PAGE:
A large crowd gathered for the powwow celebration. Photo by Axin Xie.
October 31, 2023
Every Child Matters in Moose Jaw
By Axin Xie
Drums and singing rang out for three days in Moose Jaw, where an Every Child Matters powwow was held in honour of the National Day for Truth and Reconciliation.
Asked why, volunteer Lori Deets simply said, “We have been children, and we’ll have children.”
Deets is a longtime member of the Wakamow Aboriginal Community Association (WACA), which organized the gathering, Sept. 29 to Oct. 1.
The second day, a Saturday, coincided with what is more commonly known as Orange Shirt Day, named for Survivor Phyllis Webster’s new orange shirt, taken from her when she entered Residential School.
After rain began falling that afternoon, the powwow moved indoors to the Western Development Museum foyer.
Despite the crowded space, participants young and old danced in traditional regalia to the sound of drums and songs, each in their own unique way.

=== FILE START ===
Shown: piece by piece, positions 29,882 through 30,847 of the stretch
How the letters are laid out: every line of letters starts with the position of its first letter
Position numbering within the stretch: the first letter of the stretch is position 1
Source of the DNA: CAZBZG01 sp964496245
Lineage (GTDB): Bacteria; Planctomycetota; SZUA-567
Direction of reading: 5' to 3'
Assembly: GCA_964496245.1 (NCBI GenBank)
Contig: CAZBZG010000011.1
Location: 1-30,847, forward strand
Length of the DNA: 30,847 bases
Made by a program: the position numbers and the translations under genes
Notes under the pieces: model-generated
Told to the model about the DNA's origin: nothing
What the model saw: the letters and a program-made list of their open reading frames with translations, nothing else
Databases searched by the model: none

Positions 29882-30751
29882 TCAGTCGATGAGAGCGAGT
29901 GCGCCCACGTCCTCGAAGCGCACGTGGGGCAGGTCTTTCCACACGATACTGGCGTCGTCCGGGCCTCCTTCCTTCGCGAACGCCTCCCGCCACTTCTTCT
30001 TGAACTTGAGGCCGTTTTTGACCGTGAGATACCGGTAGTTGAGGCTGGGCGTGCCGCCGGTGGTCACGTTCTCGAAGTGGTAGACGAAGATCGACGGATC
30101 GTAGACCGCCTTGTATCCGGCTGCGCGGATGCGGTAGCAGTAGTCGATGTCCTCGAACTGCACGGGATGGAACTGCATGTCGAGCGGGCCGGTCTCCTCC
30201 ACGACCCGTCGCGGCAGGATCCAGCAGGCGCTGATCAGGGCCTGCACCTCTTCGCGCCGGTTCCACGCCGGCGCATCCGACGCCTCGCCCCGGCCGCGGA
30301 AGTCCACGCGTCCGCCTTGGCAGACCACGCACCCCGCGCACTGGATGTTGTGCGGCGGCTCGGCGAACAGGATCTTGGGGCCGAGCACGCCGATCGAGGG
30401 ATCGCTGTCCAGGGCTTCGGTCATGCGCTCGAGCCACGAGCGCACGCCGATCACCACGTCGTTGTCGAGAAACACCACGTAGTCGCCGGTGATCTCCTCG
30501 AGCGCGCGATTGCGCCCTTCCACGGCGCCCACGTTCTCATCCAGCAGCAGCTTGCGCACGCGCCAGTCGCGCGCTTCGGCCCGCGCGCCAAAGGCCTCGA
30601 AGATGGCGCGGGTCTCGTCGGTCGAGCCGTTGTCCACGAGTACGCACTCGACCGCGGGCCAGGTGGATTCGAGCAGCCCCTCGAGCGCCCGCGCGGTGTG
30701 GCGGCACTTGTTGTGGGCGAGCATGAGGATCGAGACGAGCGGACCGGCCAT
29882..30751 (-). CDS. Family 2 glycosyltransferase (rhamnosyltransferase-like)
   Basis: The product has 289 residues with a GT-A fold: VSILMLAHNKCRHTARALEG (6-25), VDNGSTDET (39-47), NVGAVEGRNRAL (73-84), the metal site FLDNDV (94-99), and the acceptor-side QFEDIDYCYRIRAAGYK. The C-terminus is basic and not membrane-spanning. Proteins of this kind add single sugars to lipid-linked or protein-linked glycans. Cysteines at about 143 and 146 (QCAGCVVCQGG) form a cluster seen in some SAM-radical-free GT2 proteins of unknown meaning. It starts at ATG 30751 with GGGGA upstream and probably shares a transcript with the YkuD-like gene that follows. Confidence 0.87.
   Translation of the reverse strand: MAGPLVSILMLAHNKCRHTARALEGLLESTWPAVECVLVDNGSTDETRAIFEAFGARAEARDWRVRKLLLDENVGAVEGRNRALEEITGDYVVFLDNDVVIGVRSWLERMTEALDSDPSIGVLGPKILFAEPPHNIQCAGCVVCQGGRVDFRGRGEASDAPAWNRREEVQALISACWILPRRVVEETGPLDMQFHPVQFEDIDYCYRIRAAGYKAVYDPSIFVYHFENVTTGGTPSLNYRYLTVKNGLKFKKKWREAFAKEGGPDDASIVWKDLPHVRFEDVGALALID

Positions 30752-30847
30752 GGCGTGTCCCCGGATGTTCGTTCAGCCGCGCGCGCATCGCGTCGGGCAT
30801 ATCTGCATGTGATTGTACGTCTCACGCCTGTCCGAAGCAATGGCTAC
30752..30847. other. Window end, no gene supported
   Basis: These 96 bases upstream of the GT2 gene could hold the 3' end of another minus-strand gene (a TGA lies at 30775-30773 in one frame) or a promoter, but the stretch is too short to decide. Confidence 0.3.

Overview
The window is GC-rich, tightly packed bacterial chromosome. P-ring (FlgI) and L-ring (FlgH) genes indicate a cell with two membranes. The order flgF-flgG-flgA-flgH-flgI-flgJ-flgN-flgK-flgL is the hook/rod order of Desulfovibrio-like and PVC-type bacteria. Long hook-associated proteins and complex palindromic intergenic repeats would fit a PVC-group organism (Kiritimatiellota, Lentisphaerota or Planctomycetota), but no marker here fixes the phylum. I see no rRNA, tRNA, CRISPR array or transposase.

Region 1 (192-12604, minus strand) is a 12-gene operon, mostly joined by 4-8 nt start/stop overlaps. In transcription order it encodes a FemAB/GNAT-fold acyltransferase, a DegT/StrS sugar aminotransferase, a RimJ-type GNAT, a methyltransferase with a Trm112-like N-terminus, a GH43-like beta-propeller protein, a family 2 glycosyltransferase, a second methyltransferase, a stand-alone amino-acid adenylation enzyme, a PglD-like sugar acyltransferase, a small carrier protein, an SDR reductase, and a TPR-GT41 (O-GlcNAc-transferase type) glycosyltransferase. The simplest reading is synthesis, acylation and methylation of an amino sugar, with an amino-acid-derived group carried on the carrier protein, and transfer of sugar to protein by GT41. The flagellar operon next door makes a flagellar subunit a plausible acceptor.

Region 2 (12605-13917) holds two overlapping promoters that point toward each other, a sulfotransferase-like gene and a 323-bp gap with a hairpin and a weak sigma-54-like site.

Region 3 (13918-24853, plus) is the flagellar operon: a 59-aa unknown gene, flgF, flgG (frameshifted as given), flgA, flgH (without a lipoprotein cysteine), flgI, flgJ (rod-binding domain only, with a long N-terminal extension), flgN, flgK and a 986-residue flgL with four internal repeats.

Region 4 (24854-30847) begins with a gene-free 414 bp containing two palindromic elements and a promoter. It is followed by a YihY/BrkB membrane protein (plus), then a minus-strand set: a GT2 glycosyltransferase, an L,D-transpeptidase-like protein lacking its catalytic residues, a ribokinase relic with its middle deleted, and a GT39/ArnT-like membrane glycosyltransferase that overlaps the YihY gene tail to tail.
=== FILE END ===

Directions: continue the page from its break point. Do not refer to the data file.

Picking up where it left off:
The energetic atmosphere attracted many visitors, some experiencing Indigenous culture for the first time. In addition to the sights and sounds of powwow, there were endless photo ops and two rooms of vendor tables.
Deets explained it’s important to hold powwows to bring people together.
Many non-Indigenous people are interested in being volunteers, she noted, adding there is a part for Indigenous people to play, and a part for non-Indigenous people, so honouring that balance is an important challenge for organizers.
Deets and the other volunteers are working hard to spread their culture and show their support for children. WACA has been organizing powwows for several years.
“We will try our best to make sure every event is successful every year,” Deets said.
Axin Xie is an exchange student in University of Regina from China and her major is physics .